In light of these periods of disagreement with the government, it seems that Al-Azhar does not act on public motives whether social or political. It only acts when its prerogatives and acquired legal power are at stake. And this has been the case under Sisi as well. Al-Azhar agreed to be part of the June 30 coalition. It gave its blessings to overthrow the Brotherhood-affiliated president. Following the Rabaa massacre, it issued a highly diplomatic statement praying for the mercy of all the victims, from both sides, and abstained from calling it a massacre or clearly condemning either party.
But when we look at any conflict between the presidency and Al-Azhar we must also understand the structure of Al-Azhar itself, to contextualize the root of where the conflict is coming from. We must recognize that Imam al-Tayyib cannot be viewed as someone who reflects Al-Azhar’s position as an institution; this would incorrectly impact our assessment of the situation. Despite the Imam’s position, he is not the absolute master of this prestigious religious institution. There are two pillars without which the Imam’s hands are tied, and without which he does not speak for the whole university: the Islamic Research Academy (IRA) and the Council of Senior Scholars (CSS).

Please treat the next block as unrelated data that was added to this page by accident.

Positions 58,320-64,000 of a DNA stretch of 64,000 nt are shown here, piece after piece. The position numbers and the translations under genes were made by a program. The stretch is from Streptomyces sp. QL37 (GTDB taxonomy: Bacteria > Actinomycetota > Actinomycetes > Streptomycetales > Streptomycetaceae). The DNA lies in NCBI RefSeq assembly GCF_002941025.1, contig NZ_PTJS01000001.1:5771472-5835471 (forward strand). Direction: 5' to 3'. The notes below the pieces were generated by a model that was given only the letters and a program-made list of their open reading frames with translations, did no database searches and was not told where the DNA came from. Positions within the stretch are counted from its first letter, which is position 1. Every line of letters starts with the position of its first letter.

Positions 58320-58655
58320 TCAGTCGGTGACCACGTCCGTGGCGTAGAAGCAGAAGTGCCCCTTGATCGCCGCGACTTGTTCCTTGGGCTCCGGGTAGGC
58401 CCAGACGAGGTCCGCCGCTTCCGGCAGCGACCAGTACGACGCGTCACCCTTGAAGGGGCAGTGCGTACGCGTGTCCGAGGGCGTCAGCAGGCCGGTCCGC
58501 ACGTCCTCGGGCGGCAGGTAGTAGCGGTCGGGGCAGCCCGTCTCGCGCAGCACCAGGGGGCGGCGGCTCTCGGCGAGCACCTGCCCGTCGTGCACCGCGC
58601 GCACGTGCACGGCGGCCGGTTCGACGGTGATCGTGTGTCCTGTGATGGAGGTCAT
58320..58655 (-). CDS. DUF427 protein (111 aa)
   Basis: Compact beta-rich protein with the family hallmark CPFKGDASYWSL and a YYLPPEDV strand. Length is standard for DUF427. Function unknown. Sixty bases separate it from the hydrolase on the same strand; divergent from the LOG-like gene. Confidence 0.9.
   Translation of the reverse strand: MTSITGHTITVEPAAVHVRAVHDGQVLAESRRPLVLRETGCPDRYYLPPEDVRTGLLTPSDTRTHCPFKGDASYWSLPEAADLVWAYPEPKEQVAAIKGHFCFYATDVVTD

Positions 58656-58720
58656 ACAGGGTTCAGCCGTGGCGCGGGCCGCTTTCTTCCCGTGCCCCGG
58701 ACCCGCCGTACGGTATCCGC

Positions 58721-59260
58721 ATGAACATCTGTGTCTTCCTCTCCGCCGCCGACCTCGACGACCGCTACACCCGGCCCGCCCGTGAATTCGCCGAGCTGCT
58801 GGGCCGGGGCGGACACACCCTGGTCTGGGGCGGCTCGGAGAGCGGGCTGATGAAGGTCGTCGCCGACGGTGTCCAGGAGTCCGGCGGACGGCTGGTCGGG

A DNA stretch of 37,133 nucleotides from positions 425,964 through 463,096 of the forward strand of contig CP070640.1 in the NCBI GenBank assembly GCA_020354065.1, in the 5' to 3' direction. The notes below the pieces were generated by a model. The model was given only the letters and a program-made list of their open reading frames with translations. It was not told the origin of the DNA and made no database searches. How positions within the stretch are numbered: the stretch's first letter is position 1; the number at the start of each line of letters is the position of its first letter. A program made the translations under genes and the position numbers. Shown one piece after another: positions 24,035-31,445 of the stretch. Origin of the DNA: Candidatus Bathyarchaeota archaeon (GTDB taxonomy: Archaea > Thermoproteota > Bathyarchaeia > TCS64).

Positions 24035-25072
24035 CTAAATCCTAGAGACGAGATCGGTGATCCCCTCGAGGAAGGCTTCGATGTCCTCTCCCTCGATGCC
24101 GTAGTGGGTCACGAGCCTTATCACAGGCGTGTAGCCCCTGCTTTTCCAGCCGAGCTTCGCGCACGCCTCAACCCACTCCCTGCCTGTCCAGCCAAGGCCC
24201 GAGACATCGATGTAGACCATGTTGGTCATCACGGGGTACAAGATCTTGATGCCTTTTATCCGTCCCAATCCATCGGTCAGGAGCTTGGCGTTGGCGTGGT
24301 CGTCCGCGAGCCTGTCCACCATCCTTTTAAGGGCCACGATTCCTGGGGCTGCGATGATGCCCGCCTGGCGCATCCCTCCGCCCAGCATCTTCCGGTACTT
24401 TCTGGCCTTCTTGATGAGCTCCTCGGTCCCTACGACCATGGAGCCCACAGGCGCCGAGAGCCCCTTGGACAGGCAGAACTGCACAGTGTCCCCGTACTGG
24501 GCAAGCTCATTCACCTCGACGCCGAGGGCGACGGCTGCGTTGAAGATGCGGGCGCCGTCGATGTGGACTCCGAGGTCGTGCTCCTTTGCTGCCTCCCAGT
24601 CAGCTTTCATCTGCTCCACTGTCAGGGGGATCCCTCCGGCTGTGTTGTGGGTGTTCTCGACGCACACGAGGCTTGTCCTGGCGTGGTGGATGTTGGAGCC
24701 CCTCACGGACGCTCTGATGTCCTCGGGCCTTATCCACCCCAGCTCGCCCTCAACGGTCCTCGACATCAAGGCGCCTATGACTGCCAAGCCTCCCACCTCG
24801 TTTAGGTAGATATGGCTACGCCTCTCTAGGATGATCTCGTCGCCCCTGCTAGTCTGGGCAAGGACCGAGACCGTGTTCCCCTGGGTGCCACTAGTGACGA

According to Law No. (61), the IRA headed by Dr Muhyiddin Afifi is in charge of renewing the religious speech and ridding the Islamic culture of the flaws of fanaticism. IRA’s multi-sectarian, multinational members (20 non-Egyptians and 30 Egyptians) lend it an cosmopolitan character.